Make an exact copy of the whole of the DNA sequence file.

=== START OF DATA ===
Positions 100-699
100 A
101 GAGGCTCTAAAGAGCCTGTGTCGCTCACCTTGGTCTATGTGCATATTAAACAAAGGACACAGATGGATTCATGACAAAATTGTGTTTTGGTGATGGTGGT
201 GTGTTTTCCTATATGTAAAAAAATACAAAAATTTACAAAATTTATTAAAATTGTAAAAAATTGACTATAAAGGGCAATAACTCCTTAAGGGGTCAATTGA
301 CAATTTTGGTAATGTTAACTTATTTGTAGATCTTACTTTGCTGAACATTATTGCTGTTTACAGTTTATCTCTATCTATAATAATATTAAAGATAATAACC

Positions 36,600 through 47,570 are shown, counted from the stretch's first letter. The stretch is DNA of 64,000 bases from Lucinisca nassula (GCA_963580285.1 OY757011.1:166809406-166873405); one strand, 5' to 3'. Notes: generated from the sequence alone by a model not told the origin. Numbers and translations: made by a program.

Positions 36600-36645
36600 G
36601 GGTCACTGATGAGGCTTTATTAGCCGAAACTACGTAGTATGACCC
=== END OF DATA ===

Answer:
Positions 100-699
100 A
101 GAGGCTCTAAAGAGCCTGTGTCGCTCACCTTGGTCTATGTGCATATTAAACAAAGGACACAGATGGATTCATGACAAAATTGTGTTTTGGTGATGGTGGT
201 GTGTTTTCCTATATGTAAAAAAATACAAAAATTTACAAAATTTATTAAAATTGTAAAAAATTGACTATAAAGGGCAATAACTCCTTAAGGGGTCAATTGA
301 CAATTTTGGTAATGTTAACTTATTTGTAGATCTTACTTTGCTGAACATTATTGCTGTTTACAGTTTATCTCTATCTATAATAATATTAAAGATAATAACC

Positions 36,600 through 47,570 are shown, counted from the stretch's first letter. The stretch is DNA of 64,000 bases from Lucinisca nassula (GCA_963580285.1 OY757011.1:166809406-166873405); one strand, 5' to 3'. Notes: generated from the sequence alone by a model not told the origin. Numbers and translations: made by a program.

Positions 36600-36645
36600 G
36601 GGTCACTGATGAGGCTTTATTAGCCGAAACTACGTAGTATGACCC